How new companies should treat customer service
When you're running a large company or one with a long history of performance, customer service often means preserving a reputation that already exists, or remaining consistent with policies and expectations that have long since been in place. With a new business, you'll need to build a reputation from scratch - and that presents a number of different challenges
20 Mar 2017 11:19
The problem grows if you’re a company working with an international audience, or if you’re operating exclusively online, as you won’t get as many opportunities for face-to-face interaction. Still, if you acknowledge the unique challenges of building your startup’s customer service, you can compensate for them with targeted strategies. Strategies for new companies
So what can you do to build a better reputation through customer service when you don’t have many customers to begin with?
- Publicise your commitment to customer service. Your first job is to make sure your audience knows about your commitment to customer service by publicising your efforts. Zappos, for example, has made a name for itself in online customer service thanks to its heavy marketing of its 365-day money-back guarantee and free two-way shipping. You may offer the best customer service in your industry, but if nobody knows about it, they can’t use that information to make a purchasing decision. Go out of your way to show your customers how much you care about them, and what you’ll do for them as a business.
- Make customers a top priority. This may seem like an obvious strategy, but it’s amazing how many startups neglect their customer service in favor of other areas. They worry about developing the product, reshaping the brand, polishing the advertisements, and getting the sales team up to speed. These are all important, but if you don’t spend at least some time working on your customer service procedures (and training your customer service reps), you won’t be able to perform as well as your competitors.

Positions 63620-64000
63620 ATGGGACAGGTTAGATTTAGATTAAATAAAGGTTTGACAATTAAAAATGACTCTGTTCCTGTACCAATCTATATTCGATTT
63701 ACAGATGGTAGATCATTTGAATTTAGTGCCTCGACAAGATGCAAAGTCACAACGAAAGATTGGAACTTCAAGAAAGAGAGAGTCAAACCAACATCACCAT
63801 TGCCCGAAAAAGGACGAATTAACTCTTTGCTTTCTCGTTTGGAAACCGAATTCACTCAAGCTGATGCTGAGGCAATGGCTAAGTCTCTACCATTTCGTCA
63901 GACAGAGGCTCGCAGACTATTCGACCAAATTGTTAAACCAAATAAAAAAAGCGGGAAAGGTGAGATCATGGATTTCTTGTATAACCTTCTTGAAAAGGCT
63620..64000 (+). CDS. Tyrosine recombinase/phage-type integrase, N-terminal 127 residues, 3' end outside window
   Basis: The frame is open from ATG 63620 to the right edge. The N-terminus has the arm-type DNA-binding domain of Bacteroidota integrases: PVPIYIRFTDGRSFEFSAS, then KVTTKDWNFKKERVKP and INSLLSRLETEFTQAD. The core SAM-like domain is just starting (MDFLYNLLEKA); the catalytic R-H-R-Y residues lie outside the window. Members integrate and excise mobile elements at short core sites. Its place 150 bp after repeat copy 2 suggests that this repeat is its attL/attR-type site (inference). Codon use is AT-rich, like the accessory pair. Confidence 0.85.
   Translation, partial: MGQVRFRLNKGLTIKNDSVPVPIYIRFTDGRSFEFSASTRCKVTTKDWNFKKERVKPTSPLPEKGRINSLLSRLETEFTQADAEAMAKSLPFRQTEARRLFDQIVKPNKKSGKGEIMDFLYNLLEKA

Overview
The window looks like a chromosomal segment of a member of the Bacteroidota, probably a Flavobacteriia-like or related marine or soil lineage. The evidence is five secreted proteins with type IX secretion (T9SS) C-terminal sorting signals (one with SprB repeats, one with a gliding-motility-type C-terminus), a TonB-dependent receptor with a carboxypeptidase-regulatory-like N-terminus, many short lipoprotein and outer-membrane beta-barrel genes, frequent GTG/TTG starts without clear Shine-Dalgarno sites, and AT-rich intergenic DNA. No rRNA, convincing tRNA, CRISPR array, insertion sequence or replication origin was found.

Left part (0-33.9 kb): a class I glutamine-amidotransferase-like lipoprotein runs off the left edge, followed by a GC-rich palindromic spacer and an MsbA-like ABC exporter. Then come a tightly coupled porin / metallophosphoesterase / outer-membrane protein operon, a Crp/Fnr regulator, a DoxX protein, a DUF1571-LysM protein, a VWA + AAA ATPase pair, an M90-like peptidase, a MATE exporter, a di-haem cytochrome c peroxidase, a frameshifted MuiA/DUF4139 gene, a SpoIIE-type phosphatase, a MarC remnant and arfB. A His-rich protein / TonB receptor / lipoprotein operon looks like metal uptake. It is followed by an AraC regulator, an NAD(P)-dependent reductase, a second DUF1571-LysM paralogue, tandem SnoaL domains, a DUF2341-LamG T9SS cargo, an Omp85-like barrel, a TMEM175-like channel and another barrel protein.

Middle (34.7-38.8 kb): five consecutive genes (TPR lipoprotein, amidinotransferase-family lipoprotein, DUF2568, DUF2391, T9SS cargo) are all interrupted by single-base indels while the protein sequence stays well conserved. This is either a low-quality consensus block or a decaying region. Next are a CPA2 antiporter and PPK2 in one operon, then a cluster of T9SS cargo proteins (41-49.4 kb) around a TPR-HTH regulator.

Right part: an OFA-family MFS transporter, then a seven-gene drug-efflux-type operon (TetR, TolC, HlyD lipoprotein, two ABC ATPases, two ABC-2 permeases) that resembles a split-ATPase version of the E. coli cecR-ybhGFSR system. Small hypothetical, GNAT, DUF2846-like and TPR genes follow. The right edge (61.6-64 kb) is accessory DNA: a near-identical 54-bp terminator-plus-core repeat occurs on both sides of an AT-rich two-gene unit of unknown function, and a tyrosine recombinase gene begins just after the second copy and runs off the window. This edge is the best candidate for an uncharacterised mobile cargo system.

- Improve your communications. One of the most important ingredients in successful customer service is communication—so yours needs to be effective from the beginning. When working online and with international customers, language barriers and messaging clarity may become an issue. Ensuring customer access through multiple channels–such as live chats, emails, and phone calls–can mitigate this problem. Make sure someone is available at all times, even before you have customers. You can also use an app like LivePerson to better manage your customer interactions.
- Ensure satisfaction with every customer. No company has a 100 percent track record of success, but when you’re first starting out, every customer’s impression of you will count. You need to make sure every customer who buys from you is satisfied. You can start by making the best product or giving the best service you can, and then follow up with a survey through an app like SurveyMonkey, or even personally contact your customers to see what they think.
- Nab some early reviews and testimonials. As soon as possible, get some personally written reviews and testimonials from your customers. You’ll be forced to work without these for your first few interactions, but they’re near-essential if you want to continue growing your reputation. Customer reviews help you understand what you’re doing right (and what could use some improvement), and also serve as social proof to other potential customers that your company is worth doing business with. Third-party directories like Yelp may be able to help you here, but you’ll also want to host reviews on your site directly (or wherever your customers are converting online).
- Offer guarantees. Even with a good starting reputation and a handful of reviews, new customers won’t fully trust your brand-new business. That’s why it’s a good idea to offer any guarantees you can. The easiest one for product sellers to make is a money-back guarantee on your product’s ability to perform (with free return shipping, if necessary). You could also guarantee a specific result, particularly if you’re offering a service. It’s an extra signal of trust that can help you win early customers—and it can also serve as an analytical tool to gauge your products’ and services’ success.
- Include trust badges to prove your worth. Nearly half of all online customers look at trust badges when evaluating the trustworthiness of a brand or website. Trust badges are small markers that represent your brand’s affiliation with other trusted organisations and institutions, or your fulfillment of certain criteria of those organisations. For example, you may be labeled a “secure” site by Norton, or you may list your affiliation with an industry organisation that conducts regular reviews for safety and quality. In any case, an assortment of these badges will increase your conversion rates and will serve as a way to demonstrate your reputation by proxy—at least until you earn one in your own right.
Your customer loyalty and brand reputation won’t be based on one or two “good jobs.” You’ll need to serve a number of customers—well and consistently—before your customer base starts to stabilise. That means you’ll need to remain consistent
in your execution of the above strategies, and make corrections whenever you get negative feedback or criticism. Starting a new business is exciting, and you want success all at once, but you’ll need to remain consistent if you want to achieve your goals.